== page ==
Retired Justice David Souter implored lawyers attending the ABA annual meeting to revive effective civics education or face the “danger” of a nation that doesn’t value judicial independence because it doesn’t understand it.
In one of his first speeches since leaving the Supreme Court this year, Souter told those gathered in downtown Chicago this evening that he and his schoolmates understood the three branches of government by the time they were in the ninth grade and lamented that survey results today suggest that two-thirds of Americans can’t even name those three branches.
“I’m here to speak this evening because civic education in the United States is not good enough, and we have to do something about it,” Souter said in a somber tone. “I want to speak about the risk to constitutional government when a substantial portion of the American populace simply fails to gain that understanding. In particular, I’ll ask you to consider the danger to judicial independence when people have no conception of how the judiciary fits within the constitutional scheme.”
Souter recalled how he came to learn the structure of government, including some sense of the different functions of legislative, judicial and executive authorities, as a New Hampshire youngster sitting through annual town meetings. He also learned the difference between the town’s power and the state’s power, and observed how the moderator of the meeting allowed anyone in town to have his or her say.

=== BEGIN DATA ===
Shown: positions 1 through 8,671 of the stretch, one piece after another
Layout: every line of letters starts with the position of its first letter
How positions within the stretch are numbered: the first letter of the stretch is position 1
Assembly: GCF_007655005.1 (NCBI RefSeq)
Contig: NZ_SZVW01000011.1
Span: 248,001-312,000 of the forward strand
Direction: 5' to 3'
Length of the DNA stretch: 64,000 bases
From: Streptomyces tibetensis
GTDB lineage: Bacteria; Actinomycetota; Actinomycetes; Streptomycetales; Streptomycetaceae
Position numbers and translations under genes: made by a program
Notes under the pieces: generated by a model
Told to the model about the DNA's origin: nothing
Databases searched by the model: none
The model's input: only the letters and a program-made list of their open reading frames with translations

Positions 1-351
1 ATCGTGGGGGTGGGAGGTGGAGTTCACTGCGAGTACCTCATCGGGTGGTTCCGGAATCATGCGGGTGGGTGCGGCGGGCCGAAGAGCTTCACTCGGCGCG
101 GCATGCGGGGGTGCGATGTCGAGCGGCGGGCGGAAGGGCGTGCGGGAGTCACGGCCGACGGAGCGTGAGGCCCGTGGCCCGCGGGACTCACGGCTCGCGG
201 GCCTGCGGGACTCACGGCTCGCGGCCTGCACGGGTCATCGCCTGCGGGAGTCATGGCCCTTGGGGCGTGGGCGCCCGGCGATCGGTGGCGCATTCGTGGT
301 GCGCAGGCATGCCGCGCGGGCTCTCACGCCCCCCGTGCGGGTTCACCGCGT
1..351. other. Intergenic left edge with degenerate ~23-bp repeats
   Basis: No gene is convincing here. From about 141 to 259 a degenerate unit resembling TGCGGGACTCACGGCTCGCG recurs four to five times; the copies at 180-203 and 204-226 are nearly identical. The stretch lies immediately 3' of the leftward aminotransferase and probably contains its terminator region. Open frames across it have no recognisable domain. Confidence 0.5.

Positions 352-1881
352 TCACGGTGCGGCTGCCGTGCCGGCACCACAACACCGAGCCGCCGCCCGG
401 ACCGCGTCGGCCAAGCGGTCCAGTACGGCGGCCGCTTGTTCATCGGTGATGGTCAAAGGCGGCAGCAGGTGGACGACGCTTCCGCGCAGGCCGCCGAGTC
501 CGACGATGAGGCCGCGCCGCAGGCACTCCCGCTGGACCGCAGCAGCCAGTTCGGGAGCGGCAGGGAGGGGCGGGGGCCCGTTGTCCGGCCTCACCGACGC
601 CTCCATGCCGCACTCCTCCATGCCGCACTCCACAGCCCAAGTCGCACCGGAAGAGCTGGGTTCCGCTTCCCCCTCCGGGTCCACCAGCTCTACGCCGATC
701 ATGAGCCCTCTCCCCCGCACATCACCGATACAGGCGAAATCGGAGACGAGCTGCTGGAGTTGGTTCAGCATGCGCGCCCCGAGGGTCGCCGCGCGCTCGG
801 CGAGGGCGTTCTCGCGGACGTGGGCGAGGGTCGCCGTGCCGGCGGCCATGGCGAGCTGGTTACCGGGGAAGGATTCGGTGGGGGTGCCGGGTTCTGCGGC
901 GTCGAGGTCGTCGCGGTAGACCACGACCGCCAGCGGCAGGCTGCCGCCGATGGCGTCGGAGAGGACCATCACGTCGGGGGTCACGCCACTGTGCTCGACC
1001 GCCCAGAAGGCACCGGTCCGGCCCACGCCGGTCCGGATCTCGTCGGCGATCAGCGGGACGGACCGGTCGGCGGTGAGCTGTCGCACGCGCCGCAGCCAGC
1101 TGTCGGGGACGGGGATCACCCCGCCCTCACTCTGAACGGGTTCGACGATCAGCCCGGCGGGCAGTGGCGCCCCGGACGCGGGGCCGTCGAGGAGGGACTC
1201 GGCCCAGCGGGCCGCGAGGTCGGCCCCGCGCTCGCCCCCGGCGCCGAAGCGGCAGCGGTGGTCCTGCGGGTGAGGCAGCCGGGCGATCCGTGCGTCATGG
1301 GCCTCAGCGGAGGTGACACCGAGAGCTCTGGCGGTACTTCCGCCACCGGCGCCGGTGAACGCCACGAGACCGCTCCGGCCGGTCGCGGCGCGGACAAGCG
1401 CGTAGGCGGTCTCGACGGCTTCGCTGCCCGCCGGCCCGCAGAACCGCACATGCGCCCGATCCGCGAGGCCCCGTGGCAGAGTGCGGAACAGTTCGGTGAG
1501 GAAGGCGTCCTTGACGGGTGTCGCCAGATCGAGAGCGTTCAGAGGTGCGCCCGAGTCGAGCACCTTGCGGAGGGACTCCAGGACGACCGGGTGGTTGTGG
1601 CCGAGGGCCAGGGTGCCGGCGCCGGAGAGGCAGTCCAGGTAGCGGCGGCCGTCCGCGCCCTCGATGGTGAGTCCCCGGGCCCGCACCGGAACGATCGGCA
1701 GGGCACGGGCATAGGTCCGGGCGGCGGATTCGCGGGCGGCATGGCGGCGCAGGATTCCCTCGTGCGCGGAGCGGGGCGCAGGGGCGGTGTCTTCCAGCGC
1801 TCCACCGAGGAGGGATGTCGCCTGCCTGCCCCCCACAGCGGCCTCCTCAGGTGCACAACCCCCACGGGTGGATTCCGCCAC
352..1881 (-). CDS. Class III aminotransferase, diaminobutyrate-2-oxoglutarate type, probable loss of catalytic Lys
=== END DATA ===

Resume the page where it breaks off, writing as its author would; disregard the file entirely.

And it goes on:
It was three years ago at a Georgetown University Law Center conference on the state of the judiciary that he and some judicial colleagues saw the need for increased civic education. He recalled early on in that conference hearing the two-thirds static.
“Without some idea of separations of powers, limitations of power and the need to enforce those limits, the idea of judicial independence must be practically meaningless,” Souter said.
“If anyone is in doubt about what is at stake for the American judiciary,” Souter said he could only invoke Benjamin Franklin’s warning that Americans have a republic only "if you can keep it.”
Souter asked the lawyers gathered to do their part to ensure that basic civic knowledge is improved. He noted that a judicial project sponsored by fellow former Justice Sandra Day O'Connor is working on the problem already. The ABA has to chip in too, he said.
“I ask you to make this effort a powerful one, to take part in it, every one of you in every way that you can,” he said.
After a standing ovation for the retired justice, a group of (maybe junior high) students took the stage before Souter and other ABA officials to conclude the program by singing, “Oh Happy Day.”